From the Grim-Up-North of David Moore to the Grim-Up-North of Peter Mitchell.
Mitchell's new book, Strangely Familiar is another blast from the northern past; this time it's Leeds inthe 1970s and 80s. Life is grim in Mitchell's Leeds; decaying house, delapidated cafe fronts and closed down stores give the book that contemporary ruin porn touch.
But at the same time, you get the feeling Mitchell liked it that way, that Leeds then was not as grim as Leeds. There is an affection in there that goes hand in hand with a hostility to contemporary architecture and urban planning.
Owen Hatherley wrote about Leeds in his excellent book, A Guide to the New Ruins of Great Britain. He describes Leeds as ‘….the token ‘successful’ northern city along with Manchester, because it’s boring enough for southerneers to understand.’
Mitchell talks about the 'glittering emptiness' of the city, a critique of its current status as a consumer and leisure paradise, a mini-Manchester with the inner life (and architecture) flattened into one amorphous consumerist mass.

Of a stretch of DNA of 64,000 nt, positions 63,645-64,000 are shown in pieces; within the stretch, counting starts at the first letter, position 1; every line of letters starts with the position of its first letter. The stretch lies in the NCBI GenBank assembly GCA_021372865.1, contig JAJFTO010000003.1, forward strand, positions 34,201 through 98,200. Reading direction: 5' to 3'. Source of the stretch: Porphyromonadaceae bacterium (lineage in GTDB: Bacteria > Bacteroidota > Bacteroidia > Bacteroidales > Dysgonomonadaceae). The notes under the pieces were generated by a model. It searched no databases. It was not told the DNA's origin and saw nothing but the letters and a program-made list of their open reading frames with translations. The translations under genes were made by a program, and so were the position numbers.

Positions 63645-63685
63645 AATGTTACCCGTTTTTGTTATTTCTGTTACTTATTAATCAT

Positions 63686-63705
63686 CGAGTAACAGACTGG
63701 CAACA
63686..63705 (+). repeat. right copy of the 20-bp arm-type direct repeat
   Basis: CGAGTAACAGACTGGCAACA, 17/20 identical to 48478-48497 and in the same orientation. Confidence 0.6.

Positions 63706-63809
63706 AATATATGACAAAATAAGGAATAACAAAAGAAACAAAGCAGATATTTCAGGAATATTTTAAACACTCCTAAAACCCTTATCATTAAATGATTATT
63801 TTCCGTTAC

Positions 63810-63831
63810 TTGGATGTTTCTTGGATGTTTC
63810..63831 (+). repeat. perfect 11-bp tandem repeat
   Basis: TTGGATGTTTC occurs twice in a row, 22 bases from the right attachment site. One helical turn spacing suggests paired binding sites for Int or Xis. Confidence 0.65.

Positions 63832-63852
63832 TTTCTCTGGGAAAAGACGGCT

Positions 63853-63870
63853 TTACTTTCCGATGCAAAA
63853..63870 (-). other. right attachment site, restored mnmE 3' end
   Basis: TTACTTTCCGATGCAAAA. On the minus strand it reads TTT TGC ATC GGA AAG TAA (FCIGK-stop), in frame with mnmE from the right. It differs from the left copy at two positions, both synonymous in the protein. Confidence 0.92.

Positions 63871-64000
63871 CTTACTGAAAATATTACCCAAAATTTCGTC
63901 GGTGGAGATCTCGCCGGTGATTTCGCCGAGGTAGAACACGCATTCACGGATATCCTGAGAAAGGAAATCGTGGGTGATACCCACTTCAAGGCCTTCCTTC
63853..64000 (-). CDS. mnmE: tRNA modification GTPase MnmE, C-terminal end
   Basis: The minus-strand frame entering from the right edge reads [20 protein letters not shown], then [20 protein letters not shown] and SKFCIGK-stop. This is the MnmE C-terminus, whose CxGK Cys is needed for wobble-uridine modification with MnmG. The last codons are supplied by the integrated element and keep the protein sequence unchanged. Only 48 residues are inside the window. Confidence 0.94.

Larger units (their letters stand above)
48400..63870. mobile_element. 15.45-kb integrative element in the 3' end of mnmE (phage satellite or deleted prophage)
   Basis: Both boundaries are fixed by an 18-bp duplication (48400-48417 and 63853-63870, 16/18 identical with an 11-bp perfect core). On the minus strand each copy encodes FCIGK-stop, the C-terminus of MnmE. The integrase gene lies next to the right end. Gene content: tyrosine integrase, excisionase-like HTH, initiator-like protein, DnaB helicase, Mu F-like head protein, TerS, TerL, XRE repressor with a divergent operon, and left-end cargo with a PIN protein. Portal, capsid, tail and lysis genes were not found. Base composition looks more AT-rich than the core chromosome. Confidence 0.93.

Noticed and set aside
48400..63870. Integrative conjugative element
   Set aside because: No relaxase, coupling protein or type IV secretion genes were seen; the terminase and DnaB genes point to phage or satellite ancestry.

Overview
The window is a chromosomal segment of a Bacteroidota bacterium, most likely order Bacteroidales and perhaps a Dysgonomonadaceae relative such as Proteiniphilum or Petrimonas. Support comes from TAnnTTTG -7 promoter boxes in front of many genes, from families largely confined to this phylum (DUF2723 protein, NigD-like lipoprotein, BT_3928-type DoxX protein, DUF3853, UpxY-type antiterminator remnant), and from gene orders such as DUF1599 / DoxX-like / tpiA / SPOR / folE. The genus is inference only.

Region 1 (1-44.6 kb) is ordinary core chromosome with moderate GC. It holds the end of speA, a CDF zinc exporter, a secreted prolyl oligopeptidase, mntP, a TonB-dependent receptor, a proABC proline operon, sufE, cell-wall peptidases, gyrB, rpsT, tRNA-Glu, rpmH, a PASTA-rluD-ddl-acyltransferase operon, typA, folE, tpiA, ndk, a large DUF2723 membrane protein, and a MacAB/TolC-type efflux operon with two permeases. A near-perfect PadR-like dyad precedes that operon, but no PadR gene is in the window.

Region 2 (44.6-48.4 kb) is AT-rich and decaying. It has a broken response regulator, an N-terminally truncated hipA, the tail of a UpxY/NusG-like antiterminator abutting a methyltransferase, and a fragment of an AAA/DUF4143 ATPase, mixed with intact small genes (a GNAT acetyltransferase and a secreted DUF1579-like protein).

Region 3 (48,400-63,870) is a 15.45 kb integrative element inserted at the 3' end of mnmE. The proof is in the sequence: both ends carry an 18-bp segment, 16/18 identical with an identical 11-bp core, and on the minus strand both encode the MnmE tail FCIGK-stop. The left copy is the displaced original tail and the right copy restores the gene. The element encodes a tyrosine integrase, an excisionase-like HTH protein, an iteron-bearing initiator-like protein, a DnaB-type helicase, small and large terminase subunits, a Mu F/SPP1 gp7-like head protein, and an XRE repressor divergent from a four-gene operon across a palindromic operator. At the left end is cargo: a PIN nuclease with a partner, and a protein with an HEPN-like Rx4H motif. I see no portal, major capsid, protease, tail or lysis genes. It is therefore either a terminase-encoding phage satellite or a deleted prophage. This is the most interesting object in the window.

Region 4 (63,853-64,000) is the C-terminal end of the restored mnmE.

While I was writing a review of the book for Photo-Eye, I looked into the history of the Quarry Hill Flats - pictured above before and after their destruction. Built in the 1930s, the flats were supposedly modelled on Karl Marx Hof flats in Vienna and were hugely advanced for their time. The balconies, crittall windows and monolithic modernism give it the mittel-Europa aesthetic that (northern rumour/humour has it) inspired Hitler to earmark the flats as the headquarters for the SS had the Nazis invaded Britain. Supposedly that’s why Leeds wasn’t bombed much in the Second World.
( In fact, there’s a whole load of nonsense conspiracy theories about what Hitler planned to do in the north of England. Blackpool was saved from bombing because it wasn’t going to be Hitler’s Capital of Fun on the Irish Sea, the Ballroom at the Blackpool Tower home of the All-England SS Argentine Tango Championship. Think Strictly Ballroom with Hitler as Barry Fife! I don’t think so.)
Anyway, it’s a wonderful, wonderful book and it does raise the question – which was crapper, Leeds then or Leeds now, England then or England now, almost anywhere then and anywhere now.